After covering the basics, it’s on to IAQ products! Steps 2 through 5 cover all the improvements you can make to optimize your home’s IAQ.
- Trade standard air filters for media filters
Most people use standard 1″ pleated air filters for their HVAC system. In some cases, these filters are fine, but they have a tendency to restrict airflow. Too little airflow can result in extreme room-by-room pressure imbalances and uncomfortable conditions.
It can even shorten the lifespan of your equipment because it forces your blower fan to work harder.
If you want to improve filtration beyond what standard air filters can offer, consider a media filter. These filters are typically 4-5″ thick. They provide more surface area for air to pass through, and the design eliminates the airflow restrictions of the high-efficiency, high-MERV 1″ pleated filters. You get better filtration without any of the downsides of standard filters.
Oh, and you usually only have to replace them once each year. Twice max. We check static pressure on every visit to verify whether your media filter needs to be replaced or not.
Upgrading to a media filter typically involves some retrofitting, so it’s best to work with an HVAC professional.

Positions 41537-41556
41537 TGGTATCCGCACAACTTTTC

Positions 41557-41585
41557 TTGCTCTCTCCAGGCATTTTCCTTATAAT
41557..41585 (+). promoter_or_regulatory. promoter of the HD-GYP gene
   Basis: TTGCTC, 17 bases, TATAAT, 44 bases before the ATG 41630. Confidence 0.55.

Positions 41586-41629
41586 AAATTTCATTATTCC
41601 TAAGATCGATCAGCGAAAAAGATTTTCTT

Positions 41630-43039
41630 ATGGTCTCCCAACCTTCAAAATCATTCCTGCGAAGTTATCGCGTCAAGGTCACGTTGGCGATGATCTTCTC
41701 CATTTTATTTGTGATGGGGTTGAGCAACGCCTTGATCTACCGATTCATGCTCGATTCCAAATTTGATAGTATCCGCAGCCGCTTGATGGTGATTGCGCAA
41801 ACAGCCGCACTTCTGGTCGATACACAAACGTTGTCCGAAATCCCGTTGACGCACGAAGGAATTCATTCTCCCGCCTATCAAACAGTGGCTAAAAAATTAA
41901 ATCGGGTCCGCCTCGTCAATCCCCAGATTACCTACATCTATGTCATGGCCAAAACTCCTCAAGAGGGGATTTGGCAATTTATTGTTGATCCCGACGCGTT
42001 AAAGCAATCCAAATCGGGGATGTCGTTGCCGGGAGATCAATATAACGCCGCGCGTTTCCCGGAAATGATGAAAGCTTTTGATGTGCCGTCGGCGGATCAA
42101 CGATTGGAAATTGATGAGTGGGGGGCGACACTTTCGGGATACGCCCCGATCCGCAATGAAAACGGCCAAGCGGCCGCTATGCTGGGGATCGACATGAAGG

- Install UV lights inside your ductwork
Ultraviolet light kills mold and bacteria. If your air filters don’t catch every mold spore or allergy-aggravating bacterium that passes through your system (most filters don’t), UV lights will zap that nasty stuff into oblivion!
UV lights live inside your plenum and kill mold and other bacteria before they can enter your living space. Even if your indoor unit lives in a dry, encapsulated crawlspace or sealed attic, mold can grow inside your ductwork because the indoor coil stays wet for much of the year.
With UV lights, you can reduce or eliminate that risk. They’re a great option if you’re allergic to mold.
- Trade up for a HEPA filter
For the extremely sensitive or anyone who insists on the best of the best, it’s possible to add a true HEPA filter to your HVAC system.
If you want the nitty gritty on HEPA filtration, we wrote an article last year that explains how it works. The long and short of it is that HEPA filters capture particles that are 133 times thinner than human hair! That’s in addition to potentially harmful volatile organic compounds (VOCs) that might be lurking inside your indoor air. HEPA filters are powerful.